## Excel Text in Multiple Rows – No Merged Cells

I add lots of screen shots to my Excel tutorials, so it’s easier to follow the steps. And if I’m explaining a formula, it’s helpful to show that on the worksheet too.

However, some Excel formulas can get pretty long, and I found a way to fix that problem! You can see all the solutions that I tried, or skip to the end, to see the final solution.

### Show Excel Formulas

To show an Excel formula on the worksheet, you can use the FORMULATEXT function.

In the screen shot below, I put this formula in cell D4:

• =FORMULATEXT(D3)

It shows the COUNTIFS formula that’s in cell D3, to count the number of orders that meet the 2 criteria.

• =COUNTIFS(A2:A6,D1,B2:B6, D2)

### Too Wide for Screen Shot

The formula isn’t extra long, but it makes the screen shot wider than I’d like.

To make it narrower, I could select cell D4, and turn on Wrap Text.

Now I can grab a narrower screen shot, but that formula is hard to read.

### Add Line Breaks in Formula

To make a long formula easier to read, you can add line breaks to it, in the formula bar.

In the screen shot below, cell D3 is selected, and I’ve added 2 line breaks:

• Click after the open bracket, and press the line break shortcut —  Alt + Enter
• Click after the second comma, and press Alt + Enter

That changes the formula so it’s on 3 short lines, instead of one long line.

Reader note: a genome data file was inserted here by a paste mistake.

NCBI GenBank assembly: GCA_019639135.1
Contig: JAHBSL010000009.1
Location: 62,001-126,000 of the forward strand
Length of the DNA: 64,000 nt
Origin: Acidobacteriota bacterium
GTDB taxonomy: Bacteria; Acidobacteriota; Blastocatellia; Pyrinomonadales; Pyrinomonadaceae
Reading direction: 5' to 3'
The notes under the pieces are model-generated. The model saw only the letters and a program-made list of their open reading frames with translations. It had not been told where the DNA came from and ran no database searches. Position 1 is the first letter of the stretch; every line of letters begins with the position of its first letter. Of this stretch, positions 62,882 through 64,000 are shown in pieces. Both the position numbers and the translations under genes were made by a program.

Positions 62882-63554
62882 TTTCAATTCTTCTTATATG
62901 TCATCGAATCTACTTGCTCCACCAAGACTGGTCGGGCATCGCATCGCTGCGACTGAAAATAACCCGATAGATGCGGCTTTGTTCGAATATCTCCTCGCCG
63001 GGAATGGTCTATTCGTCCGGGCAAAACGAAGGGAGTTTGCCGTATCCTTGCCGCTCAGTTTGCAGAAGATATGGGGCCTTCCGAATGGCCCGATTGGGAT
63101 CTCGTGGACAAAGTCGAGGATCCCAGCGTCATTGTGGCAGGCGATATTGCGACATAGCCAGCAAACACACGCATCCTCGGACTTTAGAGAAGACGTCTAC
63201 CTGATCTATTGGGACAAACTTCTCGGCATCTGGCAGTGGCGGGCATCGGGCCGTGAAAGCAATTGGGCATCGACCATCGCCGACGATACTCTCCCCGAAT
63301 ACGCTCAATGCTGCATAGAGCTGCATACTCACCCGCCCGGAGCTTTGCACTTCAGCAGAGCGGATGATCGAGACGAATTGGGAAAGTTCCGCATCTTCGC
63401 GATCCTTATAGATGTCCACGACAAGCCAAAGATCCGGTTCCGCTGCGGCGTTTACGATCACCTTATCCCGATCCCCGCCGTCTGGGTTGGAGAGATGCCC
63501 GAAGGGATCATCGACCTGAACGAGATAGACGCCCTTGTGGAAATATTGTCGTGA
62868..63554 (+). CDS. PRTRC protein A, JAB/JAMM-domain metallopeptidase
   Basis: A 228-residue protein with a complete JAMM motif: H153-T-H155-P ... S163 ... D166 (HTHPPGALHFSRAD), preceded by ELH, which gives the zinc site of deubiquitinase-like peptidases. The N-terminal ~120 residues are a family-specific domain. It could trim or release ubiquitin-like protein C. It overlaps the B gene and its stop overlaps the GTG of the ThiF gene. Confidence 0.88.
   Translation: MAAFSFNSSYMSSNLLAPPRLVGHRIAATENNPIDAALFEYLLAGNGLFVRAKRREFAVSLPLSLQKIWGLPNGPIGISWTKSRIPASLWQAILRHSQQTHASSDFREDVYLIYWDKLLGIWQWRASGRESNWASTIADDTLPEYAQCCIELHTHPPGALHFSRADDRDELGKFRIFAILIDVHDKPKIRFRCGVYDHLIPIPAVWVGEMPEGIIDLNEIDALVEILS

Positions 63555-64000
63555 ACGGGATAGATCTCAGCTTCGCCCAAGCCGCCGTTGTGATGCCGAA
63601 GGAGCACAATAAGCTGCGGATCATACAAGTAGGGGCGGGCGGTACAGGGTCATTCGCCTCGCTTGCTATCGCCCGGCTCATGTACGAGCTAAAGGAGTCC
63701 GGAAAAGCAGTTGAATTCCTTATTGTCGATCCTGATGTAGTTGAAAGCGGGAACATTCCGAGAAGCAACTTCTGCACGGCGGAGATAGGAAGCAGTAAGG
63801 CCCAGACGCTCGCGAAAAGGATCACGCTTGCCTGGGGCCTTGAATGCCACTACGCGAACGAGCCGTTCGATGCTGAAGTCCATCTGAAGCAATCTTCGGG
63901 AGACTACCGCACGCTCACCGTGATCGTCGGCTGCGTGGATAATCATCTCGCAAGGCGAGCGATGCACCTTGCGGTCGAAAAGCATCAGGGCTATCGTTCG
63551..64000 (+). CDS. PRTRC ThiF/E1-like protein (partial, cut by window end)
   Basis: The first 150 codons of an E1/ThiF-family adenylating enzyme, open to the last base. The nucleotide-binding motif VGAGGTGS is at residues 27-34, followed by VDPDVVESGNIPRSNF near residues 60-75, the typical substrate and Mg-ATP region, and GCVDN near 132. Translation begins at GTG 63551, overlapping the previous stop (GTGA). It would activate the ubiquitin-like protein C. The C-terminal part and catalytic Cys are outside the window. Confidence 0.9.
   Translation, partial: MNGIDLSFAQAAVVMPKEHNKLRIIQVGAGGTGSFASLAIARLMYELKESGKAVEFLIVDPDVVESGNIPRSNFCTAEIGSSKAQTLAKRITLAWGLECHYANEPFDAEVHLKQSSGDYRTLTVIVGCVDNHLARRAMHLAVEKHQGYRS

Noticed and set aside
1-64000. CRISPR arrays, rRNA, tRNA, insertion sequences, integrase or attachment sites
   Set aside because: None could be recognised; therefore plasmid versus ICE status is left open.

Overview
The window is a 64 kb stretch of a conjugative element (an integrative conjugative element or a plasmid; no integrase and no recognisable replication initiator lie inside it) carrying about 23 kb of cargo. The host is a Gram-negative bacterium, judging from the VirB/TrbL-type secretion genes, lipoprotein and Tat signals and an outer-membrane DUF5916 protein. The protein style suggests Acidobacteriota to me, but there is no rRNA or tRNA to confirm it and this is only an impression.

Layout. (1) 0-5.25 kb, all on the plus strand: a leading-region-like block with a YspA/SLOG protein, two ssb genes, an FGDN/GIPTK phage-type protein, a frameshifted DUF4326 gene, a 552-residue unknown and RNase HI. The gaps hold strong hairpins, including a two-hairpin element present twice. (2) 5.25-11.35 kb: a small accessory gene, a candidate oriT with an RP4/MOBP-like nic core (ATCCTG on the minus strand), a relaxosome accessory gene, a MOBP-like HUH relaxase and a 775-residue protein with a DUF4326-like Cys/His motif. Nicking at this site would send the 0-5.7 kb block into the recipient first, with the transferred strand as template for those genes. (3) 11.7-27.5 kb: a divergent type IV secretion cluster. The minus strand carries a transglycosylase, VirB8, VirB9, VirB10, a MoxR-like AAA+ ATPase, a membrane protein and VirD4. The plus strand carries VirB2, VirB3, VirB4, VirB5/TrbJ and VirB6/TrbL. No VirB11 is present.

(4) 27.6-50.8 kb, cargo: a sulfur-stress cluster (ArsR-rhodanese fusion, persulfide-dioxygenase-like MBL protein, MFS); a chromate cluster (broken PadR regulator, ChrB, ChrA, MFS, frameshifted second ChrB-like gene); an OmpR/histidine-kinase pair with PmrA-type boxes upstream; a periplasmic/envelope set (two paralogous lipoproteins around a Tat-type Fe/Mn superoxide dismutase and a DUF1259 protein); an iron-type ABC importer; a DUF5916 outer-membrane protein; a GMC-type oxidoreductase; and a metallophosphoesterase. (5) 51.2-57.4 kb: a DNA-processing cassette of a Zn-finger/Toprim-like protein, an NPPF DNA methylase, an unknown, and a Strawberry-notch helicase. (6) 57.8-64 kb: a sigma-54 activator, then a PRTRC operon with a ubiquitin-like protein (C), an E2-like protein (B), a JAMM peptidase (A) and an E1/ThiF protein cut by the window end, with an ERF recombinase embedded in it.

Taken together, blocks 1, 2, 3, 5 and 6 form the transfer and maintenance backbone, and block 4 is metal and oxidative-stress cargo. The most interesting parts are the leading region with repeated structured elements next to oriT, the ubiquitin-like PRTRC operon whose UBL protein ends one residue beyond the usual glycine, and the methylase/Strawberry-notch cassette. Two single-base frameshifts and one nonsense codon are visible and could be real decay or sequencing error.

However, row 4 is too tall now, so the item list looks strange.

### Bad Choice – Merge Cells

To fix the row height problem, I could select cells D4:D6, and merge them.

Now I can make row 4 the correct height, but using merged cells can cause problems.

I don’t want my sample files to set a bad example!

### Better Choice – TEXTSPLIT Function

Fortunately, there’s another option, if you’re using Excel 365 – the TEXTSPLIT function.

With TEXTSPLIT, you can separate text into separate rows or columns, based on a delimiter, with no merged cells.

• I’d like to split the formula at each line break character that I added
• A line break (line feed) is character 10 in the ASCII character set
• For the TEXTSPLIT delimiter, I’ll use the CHAR function: CHAR(10)

### Formula Separated Into 3 Rows

Here’s the formula in cell D4, that separates the formula into 3 rows of cells:

• =TEXTSPLIT(FORMULATEXT(D3),,CHAR(10))

In the screen shot below, cell D4 is selected, and the results spill down to cell D6. The blue border outlines the spill range.

And now I can finally get the nicely-sized screen shot that I wanted!

### Video: Split Text into Columns – TEXTSPLIT

In this short video, I show a simple example of using the Excel TEXTSPLIT function, to separate text into 3 separate columns. Also, you’ll see how to avoid the #SPILL! error, if you use TEXTSPLIT in a named Excel table.

### More TEXTSPLIT Examples

To get more Excel TEXTSPLIT examples, go to the Excel TEXTSPLIT Function Examples page on my Contextures site.

For text that has more than one type of separator, you can use the TEXTBEFORE and TEXTAFTER functions, to separate the items.

And if you want to see how to join text from multiple cells together, instead of splitting it apart, go to the TEXTJOIN Function Examples page.